“A Self-Fulfilling Prophesy”: Cruz Opposes Lame Duck Sessions Of Congress, But He Has Some Responsibility For Them
The Hill reports that Texas GOP Sen. Ted Cruz is leading an effort to ensure that Congress does not convene for a “lame duck” session at the end of the year. According to the publication, Cruz and “right-leaning groups see huge dangers in having a session after the November elections, which they think could be used to move legislation backed by President Obama or even to confirm his Supreme Court nominee.” As a rationale for the push, a letter organized by the Conservative Action Project states, “By promising now that there will be no lame duck session of Congress … the Republican-led Congress can take an important first step in restoring the American people’s trust in their government.”
The lame duck session of Congress has become a Washington, D.C. tradition. It takes place during election years after the votes are cast in November. Often the sessions are used to wrap up business that Congress didn’t get to before leaving to campaign for reelection, but the relative political vacuum of that time period can also provide members of Congress with the cushion necessary to take difficult votes they otherwise wouldn’t be able to cast. For those reasons, lame duck sessions of Congress often see the passage of large, sometimes expensive, and many times controversial pieces of legislation. Per The Hill, Cruz and his cohort seem to be concerned this year about the passage of trade legislation, the confirmation of President Obama’s Supreme Court nominee and passage of an omnibus spending bill to fund the federal government.
In some respects Cruz is right. Lame duck sessions of Congress are not the ideal way to legislate. The significant time constraints of these sessions mean that legislation is often rushed through without due time for consideration or amendment. Legislative packages that have been negotiated months ahead of time behind the scenes are presented to members of Congress as a fait accompli, leaving the legislators little choice but to vote for them or lose the opportunity for their consideration altogether. The situation is especially tenuous for omnibus spending bills, which contain the funding necessary to keep the federal government operating for the rest of fiscal year and are often considered “must pass” legislation (think the controversial 2014 “cromnibus” spending bill which narrowly averted a government shutdown). Other high profile examples have over the years included the Safe Drinking Water Act, the Superfund environmental cleanup law and, in 2010, the Strategic Arms Reduction Treaty.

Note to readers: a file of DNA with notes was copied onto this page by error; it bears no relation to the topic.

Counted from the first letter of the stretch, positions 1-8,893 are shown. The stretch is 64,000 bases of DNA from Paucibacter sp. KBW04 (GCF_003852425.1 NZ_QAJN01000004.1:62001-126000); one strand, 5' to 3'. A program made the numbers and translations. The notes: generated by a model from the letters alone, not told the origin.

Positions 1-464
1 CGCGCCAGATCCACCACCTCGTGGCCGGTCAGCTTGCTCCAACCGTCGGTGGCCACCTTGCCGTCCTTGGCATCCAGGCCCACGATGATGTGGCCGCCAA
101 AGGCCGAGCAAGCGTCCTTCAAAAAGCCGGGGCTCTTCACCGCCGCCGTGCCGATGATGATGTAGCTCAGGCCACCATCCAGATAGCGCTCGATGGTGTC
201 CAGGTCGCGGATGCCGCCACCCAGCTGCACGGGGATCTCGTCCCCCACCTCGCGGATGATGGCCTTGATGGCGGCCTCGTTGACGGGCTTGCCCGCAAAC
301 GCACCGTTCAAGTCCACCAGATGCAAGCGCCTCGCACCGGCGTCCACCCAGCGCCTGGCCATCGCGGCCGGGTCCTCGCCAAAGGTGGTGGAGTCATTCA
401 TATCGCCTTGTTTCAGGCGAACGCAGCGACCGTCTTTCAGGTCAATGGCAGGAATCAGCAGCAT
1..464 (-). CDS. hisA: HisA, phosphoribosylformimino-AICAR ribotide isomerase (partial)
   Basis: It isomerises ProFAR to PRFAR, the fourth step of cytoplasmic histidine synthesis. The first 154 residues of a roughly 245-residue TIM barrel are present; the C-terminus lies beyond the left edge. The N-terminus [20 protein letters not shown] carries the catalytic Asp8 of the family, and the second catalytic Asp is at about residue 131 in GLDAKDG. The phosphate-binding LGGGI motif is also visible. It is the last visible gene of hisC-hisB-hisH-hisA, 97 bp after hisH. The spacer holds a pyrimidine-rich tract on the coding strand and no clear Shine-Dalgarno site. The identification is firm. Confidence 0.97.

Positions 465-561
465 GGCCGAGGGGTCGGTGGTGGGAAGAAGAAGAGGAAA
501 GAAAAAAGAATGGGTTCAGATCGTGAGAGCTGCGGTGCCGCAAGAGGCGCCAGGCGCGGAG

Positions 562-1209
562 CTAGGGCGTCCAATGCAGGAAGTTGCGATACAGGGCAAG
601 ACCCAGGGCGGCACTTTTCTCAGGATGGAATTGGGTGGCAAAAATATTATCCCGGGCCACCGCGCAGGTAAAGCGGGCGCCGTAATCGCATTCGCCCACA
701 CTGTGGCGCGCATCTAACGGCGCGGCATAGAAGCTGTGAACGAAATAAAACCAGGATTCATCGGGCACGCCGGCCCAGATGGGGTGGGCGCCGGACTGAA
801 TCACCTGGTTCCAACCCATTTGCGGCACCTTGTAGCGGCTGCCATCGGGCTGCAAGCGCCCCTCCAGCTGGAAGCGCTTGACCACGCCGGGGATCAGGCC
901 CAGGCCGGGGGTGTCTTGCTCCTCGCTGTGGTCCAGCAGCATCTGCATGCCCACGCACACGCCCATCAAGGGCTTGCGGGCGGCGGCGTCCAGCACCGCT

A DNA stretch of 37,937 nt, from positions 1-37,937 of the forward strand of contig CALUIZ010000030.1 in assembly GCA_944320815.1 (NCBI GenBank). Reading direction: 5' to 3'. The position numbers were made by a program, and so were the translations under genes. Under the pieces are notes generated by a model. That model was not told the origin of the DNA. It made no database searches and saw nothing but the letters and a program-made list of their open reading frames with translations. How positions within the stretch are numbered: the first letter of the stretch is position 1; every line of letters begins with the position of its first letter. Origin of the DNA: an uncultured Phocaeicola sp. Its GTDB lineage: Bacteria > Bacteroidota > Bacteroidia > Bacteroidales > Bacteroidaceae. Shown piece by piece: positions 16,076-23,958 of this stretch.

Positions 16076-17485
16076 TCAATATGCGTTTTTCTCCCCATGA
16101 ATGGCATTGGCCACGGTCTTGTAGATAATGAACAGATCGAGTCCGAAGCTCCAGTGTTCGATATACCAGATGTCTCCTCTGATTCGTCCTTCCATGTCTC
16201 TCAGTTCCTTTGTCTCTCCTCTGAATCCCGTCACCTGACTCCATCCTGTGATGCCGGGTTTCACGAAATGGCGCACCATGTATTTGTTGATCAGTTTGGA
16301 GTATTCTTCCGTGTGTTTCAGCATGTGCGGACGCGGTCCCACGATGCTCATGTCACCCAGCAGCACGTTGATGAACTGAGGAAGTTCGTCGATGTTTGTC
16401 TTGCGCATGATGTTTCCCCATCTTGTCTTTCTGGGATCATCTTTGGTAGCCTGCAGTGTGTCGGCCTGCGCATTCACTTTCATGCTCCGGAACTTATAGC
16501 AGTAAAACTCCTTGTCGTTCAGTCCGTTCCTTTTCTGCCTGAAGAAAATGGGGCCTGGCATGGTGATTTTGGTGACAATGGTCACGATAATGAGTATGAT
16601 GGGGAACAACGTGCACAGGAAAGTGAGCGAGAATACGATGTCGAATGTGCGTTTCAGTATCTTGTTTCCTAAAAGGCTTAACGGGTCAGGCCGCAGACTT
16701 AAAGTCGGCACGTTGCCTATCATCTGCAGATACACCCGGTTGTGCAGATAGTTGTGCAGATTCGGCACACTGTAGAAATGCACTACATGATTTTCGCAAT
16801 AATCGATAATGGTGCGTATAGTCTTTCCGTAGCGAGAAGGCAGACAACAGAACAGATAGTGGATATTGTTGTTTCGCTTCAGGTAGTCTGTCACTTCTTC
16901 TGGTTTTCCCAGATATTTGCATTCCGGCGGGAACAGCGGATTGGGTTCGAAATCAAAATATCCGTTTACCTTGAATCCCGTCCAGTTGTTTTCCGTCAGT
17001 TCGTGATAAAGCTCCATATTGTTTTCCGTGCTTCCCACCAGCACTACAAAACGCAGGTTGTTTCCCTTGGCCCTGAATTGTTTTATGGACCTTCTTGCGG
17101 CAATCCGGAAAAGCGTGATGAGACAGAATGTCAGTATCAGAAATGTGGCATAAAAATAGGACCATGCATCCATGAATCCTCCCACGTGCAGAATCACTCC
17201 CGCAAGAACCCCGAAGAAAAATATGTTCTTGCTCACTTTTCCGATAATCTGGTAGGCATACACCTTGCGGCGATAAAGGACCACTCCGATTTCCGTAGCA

Given a choice, I think we’d all prefer that Congress consider these bills through regular order, with ample time to understand what’s in them, debate the merits and discuss necessary changes. It’s certainly the way the rules of both the House and the Senate envision the legislative process would take place.
However, the reason there often isn’t regular order in Congress is because of people like Ted Cruz, which makes his current crusade kind of ironic. The obstinacy of the hard right and obstructionist tactics, like Cruz’s drive to shut down the government over health care policy in 2013, have made it increasingly difficult for Congress to either consider policy in a substantive way or find ways to compromise and move bills forward. Thus, the lame duck sessions and the political shield they provide have become necessary to pass some key pieces of legislation. And often, it is only because of the possibility of a lame duck session and the ability to resolve matters without a political glare that federal spending hasn’t been altogether halted and the government completely shut down.
Bringing the legislative process out into the light of day is a laudable goal, but really that’s not the goal of Cruz or his colleagues here – they want to close off an alternative to their obstruction. And even if they were sincere in their intentions, shutting down the lame duck session of Congress is not the way to achieve it. As things stand right now, that session will probably be necessary for Congress to accomplish anything at all this year. Cruz and his fellow conservatives talk order and transparency in Congress but if they were serious about that they could change the role they play in it. By showing a willingness to negotiate on policy rather than blocking everything they don’t agree with, they would significantly lessen the need for lame duck sessions. By far, that would be the best thing they could do to restore Americans’ trust in their government.
By: Robert Schlesinger, Thomas Jefferson Street Blog, U. S. News and World Report, April 15, 2015